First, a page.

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Climate Finance a “Fundamental Issue of Trust” – Commonwealth Secretary-General

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climate change - Investors King

The Commonwealth Secretary-General Patricia Scotland has called for developed countries to finally honour the decade-long pledge to make $100 billion available each year to fight climate change in developing countries.

During a high level joint event co-organised with the Climate Vulnerable Forum (CVF) on 1 November in Glasgow at the UN Climate Change Conference COP26, the Secretary-General descried the funding as “both to deliver the intended impact on the ground, but also as a fundamental issue of trust.”

She said: “Promises should be kept… Commonwealth diplomacy is about taking our collective determination – and the experiences that leaders, ministers and citizens from across the Commonwealth share with us – into the heart of global climate negotiations.”

The event featured a keynote address by the Prime Minister of Bangladesh Sheikh Hasina, as chair of the Climate Vulnerable Forum, as well as statements from a prominent line up of leaders across the Commonwealth, including the President of Guyana Irfaan Ali, the President of Maldives Ibrahim Mohamed Solih, the Prime Minister of Eswatini Cleopas Dlamini and other ministerial delegates and envoys.

Prime Minister Sheikh Hasina stated: “The 48 members of the CVF account for only 5 per cent of the total global emission. However, the adverse impacts of climate change have posed fundamental threats to our lives and livelihoods.

“Our vulnerability and necessity for adequate climate finance and technology transfer must be recognised by the international community. The major emitting countries need to fulfil their obligations to support us in our efforts to cope with the effects of climate change.”

Both CVF and the Commonwealth expressed their solidarity in support of strengthening climate financing for resilience and prosperity. The event also supported knowledge-sharing and capacity-building collaboration between the two groups of countries.

Prime Minister Sheikh Hasina added: “The Commonwealth countries have a long history of commitment and contributions in addressing the challenges of the climate change. With more than one-third of CVF member states being also the members of the Commonwealth, I firmly believe that the joint efforts of the CVF and the Commonwealth Members can act as a catalyst for implementation of the Paris Agreement.”

The CVF is a diverse partnership of 48 of the world’s most climatically-vulnerable countries from Africa, Asia, the Caribbean, Latin America and the Pacific. They represent 1.2 billion people, but contribute only 5 per cent of total global emissions. A third of the CVF countries are from the Commonwealth, including the majority of Small Island Developing States (SIDS) and low lying littoral countries such as Bangladesh.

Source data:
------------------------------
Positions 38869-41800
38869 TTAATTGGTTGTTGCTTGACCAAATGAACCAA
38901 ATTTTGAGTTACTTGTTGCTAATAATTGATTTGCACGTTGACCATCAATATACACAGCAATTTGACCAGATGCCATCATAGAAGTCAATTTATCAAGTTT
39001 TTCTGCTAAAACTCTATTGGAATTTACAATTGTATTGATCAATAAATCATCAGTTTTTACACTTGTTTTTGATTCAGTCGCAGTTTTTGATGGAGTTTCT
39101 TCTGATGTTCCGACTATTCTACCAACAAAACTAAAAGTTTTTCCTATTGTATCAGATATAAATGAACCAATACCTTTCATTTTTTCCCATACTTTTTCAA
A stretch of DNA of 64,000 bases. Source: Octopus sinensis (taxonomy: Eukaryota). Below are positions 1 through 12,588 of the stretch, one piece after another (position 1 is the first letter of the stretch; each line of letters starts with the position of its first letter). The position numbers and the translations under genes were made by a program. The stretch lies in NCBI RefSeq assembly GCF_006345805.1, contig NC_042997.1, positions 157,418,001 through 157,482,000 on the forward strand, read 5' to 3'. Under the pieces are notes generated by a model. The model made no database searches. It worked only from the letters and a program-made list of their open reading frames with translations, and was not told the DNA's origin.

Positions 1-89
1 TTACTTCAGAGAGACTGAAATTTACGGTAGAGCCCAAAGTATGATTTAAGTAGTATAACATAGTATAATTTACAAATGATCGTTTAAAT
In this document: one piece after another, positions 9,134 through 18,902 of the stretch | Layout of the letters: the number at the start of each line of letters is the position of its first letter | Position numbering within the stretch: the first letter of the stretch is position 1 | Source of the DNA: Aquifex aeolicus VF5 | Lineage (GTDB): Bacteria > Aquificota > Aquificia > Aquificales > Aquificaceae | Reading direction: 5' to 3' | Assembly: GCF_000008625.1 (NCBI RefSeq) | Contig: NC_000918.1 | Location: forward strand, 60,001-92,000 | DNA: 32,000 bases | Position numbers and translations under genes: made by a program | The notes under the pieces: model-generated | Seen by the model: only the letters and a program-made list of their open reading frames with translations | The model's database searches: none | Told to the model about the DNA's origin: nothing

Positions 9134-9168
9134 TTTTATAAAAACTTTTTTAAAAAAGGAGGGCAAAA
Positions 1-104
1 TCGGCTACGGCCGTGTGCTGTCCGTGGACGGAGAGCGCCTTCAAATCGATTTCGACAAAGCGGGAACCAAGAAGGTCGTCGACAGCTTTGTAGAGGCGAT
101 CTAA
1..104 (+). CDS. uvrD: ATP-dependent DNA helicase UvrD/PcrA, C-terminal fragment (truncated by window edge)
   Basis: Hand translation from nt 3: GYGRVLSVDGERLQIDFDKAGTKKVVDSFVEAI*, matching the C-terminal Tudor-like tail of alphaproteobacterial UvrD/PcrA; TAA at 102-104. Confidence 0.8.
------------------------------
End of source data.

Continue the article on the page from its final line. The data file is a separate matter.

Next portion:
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D.Light Launches Solar Products in Nigeria to Transform Lives of Low-Income Individuals

D.Light has officially launched into the Nigerian market to transform the lives of low-income individuals

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Renewable Energy - Investors King

D.Light, a pioneering manufacturer and provider of Solar products has officially launched into the Nigerian market to transform the lives of low-income individuals.

This expansion into Nigeria is coming after the company secured a $50 million investment some months ago to better focus on the renewable energy space and support its expansion in Africa.

Speaking at the launch, Co-founder and President Sam Goldman said “The reality is that we are still so far from where we need to be in terms of our population and their needs.

“Hence our target market is the low-income individuals; not just the rural communities which is why the company adopts the ‘pay-as-you-go” model. Access to sustainable energy will not be possible unless we solve the funding problem.

Also speaking about D.light’s mission in Nigeria and across the globe, the chairman of the board, Mrs. Ibukun Awosika stated that the company seeks to transform the lives of a lot of people on earth, as well as bridge the gap to ensure inclusiveness for everyone.

Her words, “Our vision is to change the lives of billions of people on the face of the earth who are crying for equity to have a chance to live a better life.

“We are in Nigeria to transform Africa one community at a time, and this is our driving force she said”.

The co-founder and CEO, Ned Tozun explained that d.light has employed over 6,000 people across Africa.,

He said, “Our target is lower-income individuals. There is a sun in the village and the cities, so when we just say a rural market, it is not.

“The guy who lives in Lagos, but doesn’t have a generator shouldn’t even use a generator if he can have a solar solution. Why? Because of environmental sustainability.